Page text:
18. mkgal1

    mkgal1 His perfect way sets me free. 2 Samuel 22:33 Supporter

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    @Oldmantook here is one example of biblical prophecy. If a person believes that this has been fulfilled....then just by that belief....they would qualify as a "partial preterist" (one who believes that some biblical prophecies are already in the past)

    From Bible study tools:


    In 538 B.C. Daniel wrote the following bold prediction:

    >Daniel 9:25 - "So you are to know and discern that from the issuing of a decree to restore and rebuild Jerusalem until Messiah the Prince there will be seven weeks of years and sixty-two weeks of years"

    In this prophecy, Daniel is claiming that there will be 69 weeks of years between the issuing of a decree to rebuild Jerusalem and the appearance of the Messiah. Now keep in mind that this bold prediction came 538 years before Christ was born.

    Now let's investigate a little history, OK? In 464 BC, Artaxerxes, a Persian king, ascended to the throne. His twentieth year as king would be 464 BC. Nehemiah, the Jewish cupbearer to King Artaxerxes, was deeply concerned with the reports about the ruined condition of Jerusalem which came about as the result of their being defeated (Nehemiah 1:1-4) and as a result, he petitioned the king:

    >Nehemiah 2:5,6 - "Send me to Judah, to the city of my fathers' tombs, that I may rebuild it. So it pleased the king to send me".

    Scripture then provides us with the exact date of this decree to restore and to rebuild Jerusalem. According to the scriptures the decree is issued "in the month Nisan, in the twentieth year of Artaxerxes the king" (Nehemiah 2:1). The Jewish calendar month was Nisan, and since no day is given, it is reasonable to assume that the date would be understood as the first, the Jewish New Year's Day. And, in the Julian calendar we presently use, the corresponding date would be March 5, 444 B.C. This was the day on which the decree was issued to restore and rebuild Jerusalem.

    Now let's remember this date, March 5, 444BC and take a look at the appearance of the Messiah. You may recall that the Gospels tell us that Jesus, on numerous occasions, had forbidden his followers to make him known as "the Messiah". He would frequently do miracles and tell the disciples not to tell anyone who had done the miracles because his "hour has not yet come" (John 2:4, 7:6). However, on March 30, 33 A.D., when he entered Jerusalem on a donkey, he rebuked the Pharisees' protest and encouraged the whole multitude of his disciples as they shouted, "Blessed is the King who comes in the name of the Lord". And Jesus said, "If these become silent, the stones will cry out" (Luke 19:38-40). This was the day on which Jesus was publicly declared the Messiah.

    Now let's compare the date of the decree (March 5, 444 BC) with the date of Jesus' declaration (March 30, 33 AD). Now before we begin, we need to clarify the fact that the Jewish prophetic year was composed of twelve 30 day months. In other words, the ancient evidence indicates that the Jewish prophetic year had 360 days, not 365 days. Since Daniel states 69 weeks of seven years each, and each year has 360 days, the equation is as follows: 69 x 7 x 360 = 173,880 days. In nothing more than a simple mathematical demonstration, the number of days in the period from March 5, 444 B.C. (the twentieth year of Artaxerxes) to March 30, 33 A.D. (the day Jesus entered Jerusalem on the donkey) can be determined at this point.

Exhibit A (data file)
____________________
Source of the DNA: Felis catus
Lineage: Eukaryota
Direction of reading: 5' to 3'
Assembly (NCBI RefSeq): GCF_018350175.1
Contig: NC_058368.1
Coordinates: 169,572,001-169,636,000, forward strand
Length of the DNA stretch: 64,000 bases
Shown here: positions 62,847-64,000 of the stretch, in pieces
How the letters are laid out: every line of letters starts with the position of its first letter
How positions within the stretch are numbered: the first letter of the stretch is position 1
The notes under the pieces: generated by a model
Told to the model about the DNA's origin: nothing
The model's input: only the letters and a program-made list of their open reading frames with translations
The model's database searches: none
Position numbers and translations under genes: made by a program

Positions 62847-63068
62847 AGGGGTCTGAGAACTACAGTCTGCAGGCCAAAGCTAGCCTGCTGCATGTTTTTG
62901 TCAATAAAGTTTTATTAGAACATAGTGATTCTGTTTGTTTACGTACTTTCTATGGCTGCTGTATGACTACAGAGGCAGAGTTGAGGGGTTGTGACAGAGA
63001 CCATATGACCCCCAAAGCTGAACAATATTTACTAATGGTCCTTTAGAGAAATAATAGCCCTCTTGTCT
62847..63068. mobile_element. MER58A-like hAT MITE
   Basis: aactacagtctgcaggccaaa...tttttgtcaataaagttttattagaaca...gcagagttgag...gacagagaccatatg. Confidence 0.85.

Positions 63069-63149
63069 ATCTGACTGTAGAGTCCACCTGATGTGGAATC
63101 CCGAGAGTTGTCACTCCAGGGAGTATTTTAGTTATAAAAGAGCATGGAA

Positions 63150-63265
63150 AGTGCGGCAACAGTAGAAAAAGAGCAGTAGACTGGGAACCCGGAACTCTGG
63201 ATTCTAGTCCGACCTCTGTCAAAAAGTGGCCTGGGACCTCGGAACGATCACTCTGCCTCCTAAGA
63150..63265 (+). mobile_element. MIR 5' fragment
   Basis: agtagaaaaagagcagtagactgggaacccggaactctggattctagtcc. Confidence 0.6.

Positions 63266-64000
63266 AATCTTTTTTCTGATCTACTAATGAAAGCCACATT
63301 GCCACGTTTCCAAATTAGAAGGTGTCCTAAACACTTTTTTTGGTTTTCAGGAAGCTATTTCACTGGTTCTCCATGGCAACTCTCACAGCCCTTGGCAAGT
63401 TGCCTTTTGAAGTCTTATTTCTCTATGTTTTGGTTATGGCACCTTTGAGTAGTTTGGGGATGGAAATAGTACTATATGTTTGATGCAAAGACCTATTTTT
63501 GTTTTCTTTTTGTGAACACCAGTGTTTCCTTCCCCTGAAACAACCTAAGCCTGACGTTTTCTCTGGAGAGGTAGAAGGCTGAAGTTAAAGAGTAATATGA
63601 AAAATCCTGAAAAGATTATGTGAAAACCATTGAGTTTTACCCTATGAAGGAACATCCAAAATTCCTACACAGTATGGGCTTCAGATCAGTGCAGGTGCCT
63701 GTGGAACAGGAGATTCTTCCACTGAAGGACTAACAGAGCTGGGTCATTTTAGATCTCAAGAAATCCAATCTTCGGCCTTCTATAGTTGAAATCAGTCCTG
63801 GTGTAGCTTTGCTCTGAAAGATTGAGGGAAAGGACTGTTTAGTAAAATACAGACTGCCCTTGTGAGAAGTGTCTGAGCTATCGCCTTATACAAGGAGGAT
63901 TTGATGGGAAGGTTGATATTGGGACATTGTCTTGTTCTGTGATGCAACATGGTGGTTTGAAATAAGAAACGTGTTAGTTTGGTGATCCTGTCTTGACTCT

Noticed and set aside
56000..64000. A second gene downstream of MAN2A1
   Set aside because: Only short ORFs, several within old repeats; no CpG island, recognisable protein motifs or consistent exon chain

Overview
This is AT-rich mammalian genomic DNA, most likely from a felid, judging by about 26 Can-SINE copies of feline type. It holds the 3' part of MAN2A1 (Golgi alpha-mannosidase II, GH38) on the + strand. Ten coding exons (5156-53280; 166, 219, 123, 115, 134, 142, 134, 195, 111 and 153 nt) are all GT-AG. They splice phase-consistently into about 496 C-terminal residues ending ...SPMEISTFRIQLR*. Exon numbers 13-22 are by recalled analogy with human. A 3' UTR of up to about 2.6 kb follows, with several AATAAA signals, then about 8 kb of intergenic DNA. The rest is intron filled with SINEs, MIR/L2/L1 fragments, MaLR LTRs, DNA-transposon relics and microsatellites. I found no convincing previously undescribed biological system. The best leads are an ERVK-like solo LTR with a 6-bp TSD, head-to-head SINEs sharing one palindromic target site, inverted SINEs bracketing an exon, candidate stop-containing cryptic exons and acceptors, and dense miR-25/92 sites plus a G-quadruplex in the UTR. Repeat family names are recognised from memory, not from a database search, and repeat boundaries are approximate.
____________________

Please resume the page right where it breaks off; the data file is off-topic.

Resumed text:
The time span from 444 B.C. to 33 A.D. is 476 years (remember that 1 B.C. to 1 A.D. is only one year). And if we multiply 476 years x 365.2421879 days per year (corrected for leap years), we get the result of 173,855 days. Now let's add back the difference between March 5 and March 30 (25 days). What is our total? You guessed it, 173,880 days, exactly as Daniel predicted it. ~ https://www.biblestudytools.com/bib...-filled-with-fulfilled-prophecy-11652232.html
     
  19. Oldmantook

    Oldmantook Well-Known Member

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    No. I don't believe the millennium began in 70 AD. Don't know you got to that conclusion based on what I wrote.

    Not really. Prophecies yes, but when did they occur or not yet occur? Figurative or literal? You have a reductionist view that does not address the larger issues in my opinion.

    No, it is integral to systematic theology. Eschatology encompasses whether event(s) are past or future; literal or symbolic. To separately categorize the 1,000 years as "being a whole other aspect" is to deny its relevance.

    Indeed; but I still have trouble understanding your beliefs as you appear to write one thing but then write something else to the contrary. Anyway, thanks for the discussion but since it seems we're not making much headway, I'll bow out at this point.
     
  20. Oldmantook

    Oldmantook Well-Known Member

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    Of course not. Sometimes it is figurative and sometimes literal; largely determined by context.